Friday, March 23, 2012
Margo called from West Bend where she is helping her dad recover from bypass surgery (he is doing good) and reminded me I should mow off the big butterfly flowerbed before it gets started too much.
When we used to spend more time in Pine Island and less in Cushing, she had the yard filled with bright colored annuals. She converted them to perennials and lets them survive on their own for the summer--survial of the fittest.
The early flowers are Russell Lupines. They have spread all over the flower bed and are quite spectacular through May and into June. Then purple coneflowers, golden rod, joe-pye weed, and others fight with milkweeds, goldenrod and thistles for the attention of butterflies. Last year a gopher rummaged through throwing up mounds and making a mess that needed to be leveled a little, and the remnants of my raspberry and blackberries keep coming back to add to the tangle.
A good low scalping with the riding lawnmower does good to give everything an even start. So, this morning Scott and I went out and rolled out the 1999 Murray 40 mower (cheap tractor type). After airing the tires and checking the oil, we stuck on the charger-booster and after a few grunts, it started and ran roughly. After letting it warm a little, we shut it down.
The mower had been shaking too much--found loose motor mount bolts to tighten. Changed the oil, put in some more gas, changed the spark plug, greased it (Scott did the work and I supervised with the excuse of my knee hurting) and then took it for a spin. It seemed to work OK, so we ground off the flower bed (maybe 30x60 feet) cutting off some new shoots and noticing that many daffodils were budded out ready to burst into bloom (we avoided those).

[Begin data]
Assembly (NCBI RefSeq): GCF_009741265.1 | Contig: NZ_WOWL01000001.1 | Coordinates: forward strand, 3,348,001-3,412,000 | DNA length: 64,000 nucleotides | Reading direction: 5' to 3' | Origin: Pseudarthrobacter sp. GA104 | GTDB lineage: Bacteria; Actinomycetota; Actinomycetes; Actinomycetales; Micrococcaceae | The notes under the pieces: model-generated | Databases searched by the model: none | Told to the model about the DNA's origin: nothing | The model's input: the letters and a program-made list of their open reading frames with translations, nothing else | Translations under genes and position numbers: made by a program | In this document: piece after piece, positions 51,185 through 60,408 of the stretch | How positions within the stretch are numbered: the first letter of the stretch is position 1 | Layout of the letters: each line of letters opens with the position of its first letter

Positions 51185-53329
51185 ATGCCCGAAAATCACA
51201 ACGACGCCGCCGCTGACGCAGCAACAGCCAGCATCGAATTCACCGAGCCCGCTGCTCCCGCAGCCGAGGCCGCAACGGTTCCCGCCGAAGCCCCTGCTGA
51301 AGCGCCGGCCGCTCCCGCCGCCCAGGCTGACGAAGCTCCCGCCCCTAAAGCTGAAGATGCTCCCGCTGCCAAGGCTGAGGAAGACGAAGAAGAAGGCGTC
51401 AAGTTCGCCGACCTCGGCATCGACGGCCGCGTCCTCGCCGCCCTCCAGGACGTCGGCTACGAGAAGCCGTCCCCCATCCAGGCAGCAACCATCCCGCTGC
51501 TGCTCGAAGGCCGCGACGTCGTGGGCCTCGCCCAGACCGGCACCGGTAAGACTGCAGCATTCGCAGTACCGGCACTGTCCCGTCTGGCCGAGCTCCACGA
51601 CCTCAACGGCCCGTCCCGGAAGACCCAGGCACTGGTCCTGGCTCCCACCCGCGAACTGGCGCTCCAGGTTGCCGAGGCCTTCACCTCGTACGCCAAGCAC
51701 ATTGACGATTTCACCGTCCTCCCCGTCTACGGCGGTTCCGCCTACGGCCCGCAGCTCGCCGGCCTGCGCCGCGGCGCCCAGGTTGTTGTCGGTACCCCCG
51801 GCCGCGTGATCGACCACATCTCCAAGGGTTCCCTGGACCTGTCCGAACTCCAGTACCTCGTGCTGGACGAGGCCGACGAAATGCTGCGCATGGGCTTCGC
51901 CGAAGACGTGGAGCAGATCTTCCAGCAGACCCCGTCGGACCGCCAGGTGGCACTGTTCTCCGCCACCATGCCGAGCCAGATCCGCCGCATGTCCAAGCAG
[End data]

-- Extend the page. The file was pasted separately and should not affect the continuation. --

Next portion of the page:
"Doesn't have any power to go forward" noted Scott. I climbed on and working at it got my right knee bent back enough to run the foot pedal that controls forward and backward movement and speed. "Guess the main drive belt is loose," I commented while getting myself wedged between a couple of big landscaping railroad ties that Scott had to lift and maneuver the mower back out of.
Looking at the manual, there is no adjustment for the drive belt (which has never been replaced), so that looks like the next job--getting the mower deck off, raise in the air and crawling under and unbolting 3 idler pulleys to get the belt replaced. It costs from $12-25 when searched for on the Internet (lots of places to order it), but I will try a local shop first to see if I can get one without having to wait for the shipping.
The flower bed (it was at onetime our garden too), appears to be overrun with lush 2 inch tall nettle plants. I don't know of any bird or wildlife that uses the nettle; it has a rather poor bloom, so I think I need to get rid of it. I know that back to nature folks cook nettle greens in the spring and make nettle tea, but the plants are a real skin irritant if you brush against them and will crowd out most anything else around them. The Indians used the long tough nettle fibers for thread, so it is a useful plant, but not with the flowers. My plan is to get a spray bottle of Round-up and carefully try to spray just the nettles--way too many to hoe or pull. I want their death to be a lesson to other unwanted plants that might be lurking nearby.
Posted by The River Road Rambler at 12:46 PM